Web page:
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Indexed/Abstracted in: BIOSIS Previews, Current Contents/Clinical Medicine, EMBASE, PubMed/MEDLINE, Science Citation Index Expanded (SciSearch), Scopus
Impact Factor 1,6
Online ISSN 1827-1898
Lesnik Oberstein S. A. J. 1, Haan J. 2
1 Center for Human and Clinical Genetics Department of Clinical Genetics Leiden University Medical Center, Leiden, The Netherlands
2 Department of Neurology Rijnland Hospital, Leiderdorp, The Netherlands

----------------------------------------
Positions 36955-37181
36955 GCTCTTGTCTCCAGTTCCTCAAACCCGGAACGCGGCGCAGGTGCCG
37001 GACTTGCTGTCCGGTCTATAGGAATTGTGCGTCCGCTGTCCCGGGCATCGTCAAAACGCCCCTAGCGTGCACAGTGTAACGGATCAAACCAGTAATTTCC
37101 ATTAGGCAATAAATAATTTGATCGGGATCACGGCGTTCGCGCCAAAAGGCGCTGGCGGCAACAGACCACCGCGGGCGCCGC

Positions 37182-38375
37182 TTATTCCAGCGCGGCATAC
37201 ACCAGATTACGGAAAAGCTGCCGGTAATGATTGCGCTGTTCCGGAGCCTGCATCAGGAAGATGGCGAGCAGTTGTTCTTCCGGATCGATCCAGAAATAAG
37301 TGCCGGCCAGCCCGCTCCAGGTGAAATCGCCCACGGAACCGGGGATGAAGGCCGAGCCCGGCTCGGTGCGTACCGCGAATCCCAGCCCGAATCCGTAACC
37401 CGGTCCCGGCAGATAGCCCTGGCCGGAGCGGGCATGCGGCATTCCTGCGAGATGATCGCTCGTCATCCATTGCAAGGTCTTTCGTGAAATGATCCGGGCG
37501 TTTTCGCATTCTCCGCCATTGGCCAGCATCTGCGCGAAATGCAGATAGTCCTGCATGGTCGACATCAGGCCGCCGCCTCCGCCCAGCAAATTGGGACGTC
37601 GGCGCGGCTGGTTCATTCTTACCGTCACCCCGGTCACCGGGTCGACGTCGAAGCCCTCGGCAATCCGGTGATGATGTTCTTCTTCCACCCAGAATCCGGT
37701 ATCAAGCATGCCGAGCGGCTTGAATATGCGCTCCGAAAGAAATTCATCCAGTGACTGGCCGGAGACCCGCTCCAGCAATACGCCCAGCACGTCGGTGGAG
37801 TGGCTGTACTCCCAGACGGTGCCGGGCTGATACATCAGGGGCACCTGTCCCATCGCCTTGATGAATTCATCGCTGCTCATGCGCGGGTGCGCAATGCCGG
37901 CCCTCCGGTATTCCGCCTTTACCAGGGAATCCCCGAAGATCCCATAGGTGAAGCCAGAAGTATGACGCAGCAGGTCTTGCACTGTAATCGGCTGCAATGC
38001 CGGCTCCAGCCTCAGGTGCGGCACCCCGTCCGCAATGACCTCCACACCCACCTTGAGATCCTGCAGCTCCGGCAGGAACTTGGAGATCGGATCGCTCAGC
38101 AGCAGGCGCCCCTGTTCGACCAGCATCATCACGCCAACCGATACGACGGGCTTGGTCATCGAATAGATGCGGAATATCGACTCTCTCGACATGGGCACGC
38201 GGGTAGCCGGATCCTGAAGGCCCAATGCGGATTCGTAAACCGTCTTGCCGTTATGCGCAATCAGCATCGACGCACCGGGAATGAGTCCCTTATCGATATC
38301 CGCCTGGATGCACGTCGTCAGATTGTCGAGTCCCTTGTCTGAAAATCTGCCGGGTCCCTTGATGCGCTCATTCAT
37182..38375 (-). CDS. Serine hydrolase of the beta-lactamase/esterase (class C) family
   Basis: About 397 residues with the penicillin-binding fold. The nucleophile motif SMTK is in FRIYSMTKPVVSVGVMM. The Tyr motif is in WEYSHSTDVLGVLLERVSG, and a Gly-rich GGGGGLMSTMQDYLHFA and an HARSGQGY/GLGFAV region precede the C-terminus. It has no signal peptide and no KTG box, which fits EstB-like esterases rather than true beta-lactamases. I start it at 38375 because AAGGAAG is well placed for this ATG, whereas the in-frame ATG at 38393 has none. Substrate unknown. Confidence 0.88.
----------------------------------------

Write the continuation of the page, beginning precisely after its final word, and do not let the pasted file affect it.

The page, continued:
Cerebral autosomal dominant arteriopathy with subcortical infarcts and leukoencephalopathy (CADASIL) is an adult-onset hereditary syndrome characterized by recurrent TIAs and strokes, cognitive decline and dementia, migraine with aura (±40% of patients), and psychiatric disturbances (±30% of patients). Affected individuals have prominent signal abnormalities on brain MRI. Symmetrical white matter abnormalities are invariably seen and often small subcortical infarcts are also present. The extent of the MRI lesions increases with age, from subtle white matter abnormalities in the anterior temporal poles in the early 20 years to confluent white matter lesions with subcortical infarcts and microbleeds in the 6th decade. A typical arteriopathy with electron dense granular depositions in the media of small cerebral arteries underlies this disorder. These arterial lesions can be found, to a lesser extent, in extra-cerebral arteries such as skin arterioles. In 1996, the defective gene in CADASIL was discovered to be NOTCH3. NOTCH3 encodes a 300-kd transmembrane protein with a receptor and cell signal transduction function. Mutations are almost always missense mutations causing the loss or gain of a cysteine residue and are detected in over 90% of patients. How alterations in NOTCH3 lead to the CADASIL phenotype has yet to be elucidated.